On the surface, these things define what it means to be mobile-friendly. There is a much more that goes into ensuring your website shows up high in search results (for instance in our article about Big Ideas), but having a great website that is optimized for mobile is now something that should be on your radar. One last thing you should consider as this shapes your decision-making, there are two different ways to go mobile:

  • Desktop Website + Mobile Website – This depicts a scenario when you had a great website for desktops and laptops, but the mobile frenzy came and you decided to get another website that was specifically designed for mobile devices.
  • One Responsive Website – This is when you have just one website that adapts to the devices that is accessing it. It will look different on your desktop, laptop, tablet and smartphone.

There is a clear option that is better than the other: one responsive website. First and foremost, having a single website will cut down on the time it takes to edit your online content. What you may not have thought about, however, is that your mobile website probably doesn’t have as much content as your main website. In the world of SEO2, content is king. If you have a mobile website that doesn’t have all of the content that your desktop website does, it probably is not on page one of Google SERPs if it ever was before.

So does all of this mean you need to get a new website? Maybe not. If your site is already on WordPress, great news! You can upgrade (the same is probably true for any other CMS3). If your site is not on WordPress or some other CMS, it’s probably time for an upgrade anyway. The ability to quickly, easily and inexpensively update your website is a must for the survival of your business in the 21st Century.

If it is time to make a change – we want to hear from you! The basic education we provide is always free and we’re pretty confident that you’ll like us too.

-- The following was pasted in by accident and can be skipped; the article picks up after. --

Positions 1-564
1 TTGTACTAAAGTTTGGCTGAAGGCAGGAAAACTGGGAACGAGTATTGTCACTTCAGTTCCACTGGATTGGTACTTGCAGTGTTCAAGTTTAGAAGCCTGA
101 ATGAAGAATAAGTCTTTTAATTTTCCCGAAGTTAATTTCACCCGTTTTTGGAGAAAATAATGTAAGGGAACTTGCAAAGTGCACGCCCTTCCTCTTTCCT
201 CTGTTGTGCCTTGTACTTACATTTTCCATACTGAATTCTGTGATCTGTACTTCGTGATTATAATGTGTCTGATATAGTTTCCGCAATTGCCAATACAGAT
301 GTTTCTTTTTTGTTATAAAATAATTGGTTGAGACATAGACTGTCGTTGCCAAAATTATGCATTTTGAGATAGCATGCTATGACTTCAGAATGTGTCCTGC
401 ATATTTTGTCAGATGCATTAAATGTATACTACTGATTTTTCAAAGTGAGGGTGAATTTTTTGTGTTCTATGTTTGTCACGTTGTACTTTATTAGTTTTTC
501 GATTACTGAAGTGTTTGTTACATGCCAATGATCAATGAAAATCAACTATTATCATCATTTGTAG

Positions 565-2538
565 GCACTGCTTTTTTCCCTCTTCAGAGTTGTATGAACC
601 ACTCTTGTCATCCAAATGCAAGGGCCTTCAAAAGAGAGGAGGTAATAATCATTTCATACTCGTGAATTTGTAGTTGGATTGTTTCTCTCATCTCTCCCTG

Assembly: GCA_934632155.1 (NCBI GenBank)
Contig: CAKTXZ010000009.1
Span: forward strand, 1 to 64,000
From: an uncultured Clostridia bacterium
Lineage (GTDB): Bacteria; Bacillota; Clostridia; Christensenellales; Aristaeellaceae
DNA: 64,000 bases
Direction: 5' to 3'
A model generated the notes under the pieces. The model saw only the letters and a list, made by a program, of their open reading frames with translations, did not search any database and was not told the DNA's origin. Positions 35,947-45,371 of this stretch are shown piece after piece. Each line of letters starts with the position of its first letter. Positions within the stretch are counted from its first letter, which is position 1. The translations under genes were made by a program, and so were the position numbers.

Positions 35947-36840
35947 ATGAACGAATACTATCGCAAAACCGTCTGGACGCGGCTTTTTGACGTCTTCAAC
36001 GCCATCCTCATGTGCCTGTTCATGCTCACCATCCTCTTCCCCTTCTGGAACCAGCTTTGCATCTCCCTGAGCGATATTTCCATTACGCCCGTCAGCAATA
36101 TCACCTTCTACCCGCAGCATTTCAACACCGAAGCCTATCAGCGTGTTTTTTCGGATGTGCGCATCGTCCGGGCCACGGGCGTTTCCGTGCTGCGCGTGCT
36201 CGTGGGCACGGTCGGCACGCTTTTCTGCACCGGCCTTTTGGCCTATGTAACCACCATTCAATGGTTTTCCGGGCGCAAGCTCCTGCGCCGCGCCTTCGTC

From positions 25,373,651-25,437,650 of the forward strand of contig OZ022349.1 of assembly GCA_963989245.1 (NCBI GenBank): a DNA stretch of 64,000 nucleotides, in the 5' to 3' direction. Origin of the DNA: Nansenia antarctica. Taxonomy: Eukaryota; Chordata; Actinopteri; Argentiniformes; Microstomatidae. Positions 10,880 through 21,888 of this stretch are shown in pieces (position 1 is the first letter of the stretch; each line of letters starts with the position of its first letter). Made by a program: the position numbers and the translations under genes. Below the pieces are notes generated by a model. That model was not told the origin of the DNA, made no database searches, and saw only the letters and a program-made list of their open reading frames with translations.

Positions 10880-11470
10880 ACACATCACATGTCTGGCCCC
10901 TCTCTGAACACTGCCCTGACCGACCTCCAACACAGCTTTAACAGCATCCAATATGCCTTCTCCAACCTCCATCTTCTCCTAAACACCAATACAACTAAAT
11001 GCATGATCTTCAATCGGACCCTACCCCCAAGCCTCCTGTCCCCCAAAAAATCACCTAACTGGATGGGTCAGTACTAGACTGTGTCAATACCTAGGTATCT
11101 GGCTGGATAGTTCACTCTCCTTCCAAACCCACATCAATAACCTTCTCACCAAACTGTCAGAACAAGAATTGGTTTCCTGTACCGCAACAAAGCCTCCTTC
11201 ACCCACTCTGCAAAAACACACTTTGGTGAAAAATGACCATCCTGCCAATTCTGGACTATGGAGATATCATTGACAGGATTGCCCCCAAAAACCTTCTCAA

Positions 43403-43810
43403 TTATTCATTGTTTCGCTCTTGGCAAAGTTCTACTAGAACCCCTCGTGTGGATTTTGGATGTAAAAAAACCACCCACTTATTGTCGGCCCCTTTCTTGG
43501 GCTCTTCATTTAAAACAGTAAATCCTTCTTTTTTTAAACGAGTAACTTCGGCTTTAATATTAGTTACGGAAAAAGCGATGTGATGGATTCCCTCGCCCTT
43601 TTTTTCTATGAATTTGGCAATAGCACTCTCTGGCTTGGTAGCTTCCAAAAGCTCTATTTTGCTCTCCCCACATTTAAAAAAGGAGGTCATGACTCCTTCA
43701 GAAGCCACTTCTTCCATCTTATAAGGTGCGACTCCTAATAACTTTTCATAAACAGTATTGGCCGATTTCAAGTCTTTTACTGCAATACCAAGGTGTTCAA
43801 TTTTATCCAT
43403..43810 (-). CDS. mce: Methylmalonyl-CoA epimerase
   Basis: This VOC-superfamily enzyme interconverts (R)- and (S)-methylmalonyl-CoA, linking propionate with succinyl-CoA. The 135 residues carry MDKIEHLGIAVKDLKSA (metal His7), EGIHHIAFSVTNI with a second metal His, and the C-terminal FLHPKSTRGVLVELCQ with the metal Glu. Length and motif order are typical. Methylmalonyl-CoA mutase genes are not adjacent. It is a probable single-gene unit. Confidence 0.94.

1. SERP – Search Engine Results Page (Often used by search engine optimizers for clarity).
  2. SEO – Search Engine Optimization. The act of improving a website so it will appear higher in SERPs.
  3. CMS – Content Management System. A platform used to manage web content. Often includes tools to help with SEO. The most commonly used platform is WordPress.

My name is Scott George. I’ve been with Proximo Marketing since 2013 and I’ve done just about everything that we do. Mainly, I spend my time working to move our clients websites higher in search results. While it always takes some time, I’ve been successful at getting a majority of our long-time customers to the top of Google SERPs (that means #1 in search engines). In addition to being the resident SEO guy, I am also the operations manager and I head up a few of the accounts that we manage.
I am a 2012 Christopher Newport University graduate with a Bachelor of Science in marketing. I currently live in Poquoson and thoroughly enjoy my drive to and from work on Interstate 64. My passion for marketing was forged when I was younger and I knew I wanted to work with metrics and analytics. I also enjoy helping businesses grow efficiently and resourcefully.